Since triplication of the APP gene in the context of trisomy 16 in the Ts65DN mice caused a 90 percent reduction in NGF transport and loss of BFCNs, the researchers checked transport in mice overexpressing the human APP gene, or the APP gene with the AD-causing Swedish mutation. In this case, mice expressing either wild-type APP or the Swedish mutation experienced a slowing of NGF transport by 40-60 percent, but no neuron loss. These results suggest either that more severe deficits in transport are necessary to trigger neurodegeneration, or that other genes present on the triplicated region also play a part. Mice overexpressing APP along with presenilin1 (PS1) had decreased NGF transport, but mice overexpressing only PS1 instead experienced an increase in NGF transport, for reasons that are still mysterious.
One of those other genes could code for TrkB. In a different mouse model of DS, Dorsey, Tessarollo, and colleagues from the National Cancer Institute found that alterations not in transport but instead in TrkB-mediated receptor signaling of BDNF lead to the early death of hippocampal and cortical neurons. They had shown previously that hippocampal neurons from the trisomy 16 mouse model of DS died quickly in culture, and had a defective response to their normal trophic factor, BDNF. Now, the group shows that the reason for this is that the cells overexpress a dominant negative form of the TrkB receptor, TrkB.T1. By reducing the levels of this truncated receptor to normal, they prevented cell death in the trisomy 16 neurons. That prevention was associated with restored signaling in response to BDNF, including a normalization of AKT kinase activity and intracellular calcium levels, both of which are known to contribute to cell survival. When they measured apoptosis in vivo in developing mouse brain, they found high levels of cell death in the cortex of Ts16 mice, which were decreased to normal by lowering expression the TrkB.T1 isoform. “These data suggest that neurodegeneration may not only be the result of a diminished supply of neurotrophins and provide direct evidence that neurons must express the correct set of receptor isoforms to transduce a proper survival signal in response to neurotrophins,” the authors conclude.
“The common message of both of these papers is that the inhibition of signaling or transport of a single neurotrophic factor may be partially responsible for the neuronal pathology observed in DS mouse models, and the same mechanisms may be affected also in AD,” write Finnish researchers Eero Castren of the University of Helsinki and Heikki Tanila of the University of Kuopio, in their accompanying preview. “The papers…underline the notion that the primary aim of treatment of neurodegenerative disorders is not to keep the neurons alive, but to keep them connected.”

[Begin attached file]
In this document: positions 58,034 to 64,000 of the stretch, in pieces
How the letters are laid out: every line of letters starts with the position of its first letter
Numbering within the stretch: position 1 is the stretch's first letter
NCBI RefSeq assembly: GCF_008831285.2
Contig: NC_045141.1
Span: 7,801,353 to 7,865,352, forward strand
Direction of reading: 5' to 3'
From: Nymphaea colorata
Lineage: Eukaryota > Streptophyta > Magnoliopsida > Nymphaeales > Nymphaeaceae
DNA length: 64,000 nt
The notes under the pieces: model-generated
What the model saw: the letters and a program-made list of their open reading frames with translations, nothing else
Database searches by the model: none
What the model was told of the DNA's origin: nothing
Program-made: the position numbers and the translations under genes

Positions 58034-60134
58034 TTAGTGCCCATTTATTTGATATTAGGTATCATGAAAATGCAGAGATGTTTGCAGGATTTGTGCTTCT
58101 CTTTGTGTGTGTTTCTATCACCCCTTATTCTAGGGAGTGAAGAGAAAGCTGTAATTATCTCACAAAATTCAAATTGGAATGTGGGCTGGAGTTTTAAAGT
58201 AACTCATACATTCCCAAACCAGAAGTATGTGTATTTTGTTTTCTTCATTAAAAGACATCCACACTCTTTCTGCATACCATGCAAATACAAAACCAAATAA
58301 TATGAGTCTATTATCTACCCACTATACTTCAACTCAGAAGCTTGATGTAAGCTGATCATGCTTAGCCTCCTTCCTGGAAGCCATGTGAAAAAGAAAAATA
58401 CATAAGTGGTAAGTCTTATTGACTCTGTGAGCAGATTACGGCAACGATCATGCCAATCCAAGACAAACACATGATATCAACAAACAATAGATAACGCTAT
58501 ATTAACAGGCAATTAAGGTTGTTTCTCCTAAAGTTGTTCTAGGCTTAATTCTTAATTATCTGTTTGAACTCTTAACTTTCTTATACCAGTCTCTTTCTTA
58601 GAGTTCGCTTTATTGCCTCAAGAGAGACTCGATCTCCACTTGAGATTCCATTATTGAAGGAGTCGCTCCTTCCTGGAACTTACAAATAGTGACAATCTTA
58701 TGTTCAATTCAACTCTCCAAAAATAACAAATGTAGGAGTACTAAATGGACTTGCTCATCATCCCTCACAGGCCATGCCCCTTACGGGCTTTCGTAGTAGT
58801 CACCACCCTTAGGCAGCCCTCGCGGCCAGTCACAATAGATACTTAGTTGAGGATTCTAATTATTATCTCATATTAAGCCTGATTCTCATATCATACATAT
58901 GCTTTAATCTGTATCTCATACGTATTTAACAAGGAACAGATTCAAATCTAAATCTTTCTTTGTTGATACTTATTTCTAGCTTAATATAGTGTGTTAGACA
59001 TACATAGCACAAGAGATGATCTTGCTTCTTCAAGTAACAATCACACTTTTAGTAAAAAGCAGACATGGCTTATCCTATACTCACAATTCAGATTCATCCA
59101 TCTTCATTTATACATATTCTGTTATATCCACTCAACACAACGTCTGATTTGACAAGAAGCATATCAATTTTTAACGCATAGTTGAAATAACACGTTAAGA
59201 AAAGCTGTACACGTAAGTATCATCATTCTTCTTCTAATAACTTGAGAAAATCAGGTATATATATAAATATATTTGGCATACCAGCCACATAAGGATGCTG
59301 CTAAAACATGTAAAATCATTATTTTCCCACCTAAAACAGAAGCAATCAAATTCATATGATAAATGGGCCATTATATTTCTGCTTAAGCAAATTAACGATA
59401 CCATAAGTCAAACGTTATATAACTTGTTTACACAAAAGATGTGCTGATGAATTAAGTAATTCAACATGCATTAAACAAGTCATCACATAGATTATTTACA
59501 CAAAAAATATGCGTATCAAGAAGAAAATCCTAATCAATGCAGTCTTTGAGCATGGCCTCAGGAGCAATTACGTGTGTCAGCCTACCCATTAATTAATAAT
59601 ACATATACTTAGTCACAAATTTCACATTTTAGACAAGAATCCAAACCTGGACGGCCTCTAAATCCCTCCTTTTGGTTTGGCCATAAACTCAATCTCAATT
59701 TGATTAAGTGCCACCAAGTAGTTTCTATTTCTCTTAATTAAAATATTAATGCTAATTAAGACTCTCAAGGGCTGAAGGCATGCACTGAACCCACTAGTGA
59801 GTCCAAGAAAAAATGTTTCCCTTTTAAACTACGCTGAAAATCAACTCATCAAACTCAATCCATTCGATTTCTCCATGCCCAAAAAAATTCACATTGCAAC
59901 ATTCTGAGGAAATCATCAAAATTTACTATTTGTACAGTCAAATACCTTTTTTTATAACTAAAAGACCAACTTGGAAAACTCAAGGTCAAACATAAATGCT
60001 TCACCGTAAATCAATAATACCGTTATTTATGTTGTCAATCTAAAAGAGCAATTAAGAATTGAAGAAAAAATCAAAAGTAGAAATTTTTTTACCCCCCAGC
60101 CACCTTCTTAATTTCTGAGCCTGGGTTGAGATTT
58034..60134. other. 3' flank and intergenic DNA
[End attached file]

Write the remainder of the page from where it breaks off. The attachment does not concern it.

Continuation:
Castren and Tanila outline other important avenues that need to be explored, including elucidating the processing steps for APP, the role of α- versus β- secretase processing, and the importance of various APP products in NGF transport. Adults with Down syndrome invariably develop AD, and recently a duplication of APP gene alone has been shown to cause AD (see ARF related news story). While the mechanisms of neurodegeneration in DS and AD are not exactly the same (there was no elevation of Aβ peptides in the Ts56Dn mice, for one), the same cell types are involved, and some commonalities, such as failure of axonal transport, may turn up based on this work. In addition, overexpression of truncated TrkB.T1 has been reported in AD (Ferrer et al., 1999), and when added to observations of BDNF deficiency in AD brain (e.g., Peng et al., 2005), the current work should spur research into the role of TrkB isoforms in AD.
In addition to its functions in keeping neurons alive and connected, BDNF released in response to synaptic activity acts through the TrkB receptor to acutely regulate neurotransmitter release and synaptic plasticity. In the third paper, Chao and colleagues show that the presynaptic complex of the actin motor Myo6 and the GIPC1 adaptor protein links TrkB to neurotransmitter release. Writing in the July 2 Nature Neuroscience, first author Hiroko Yano and coworkers report that the TrkB receptor directly associates with Myo6-GIPC1. Either Myo6 or GIPC1 knockout mice showed defects in BDNF-induced LTP in very young mice, while BDNF-independent LTP in adults was normal. The complex was required for BDNF-induced glutamate release, and lack of either protein compromised vesicle recycling in response to BDNF. Their conclusion that BDNF can use GIPC1 and the Myo6 actin motor to modulate neurotransmitter release at presynaptic locations lends an important role to actin filaments in neurotransmitter release, and sheds light on another function of BDNF in brain health.—Pat McCaffrey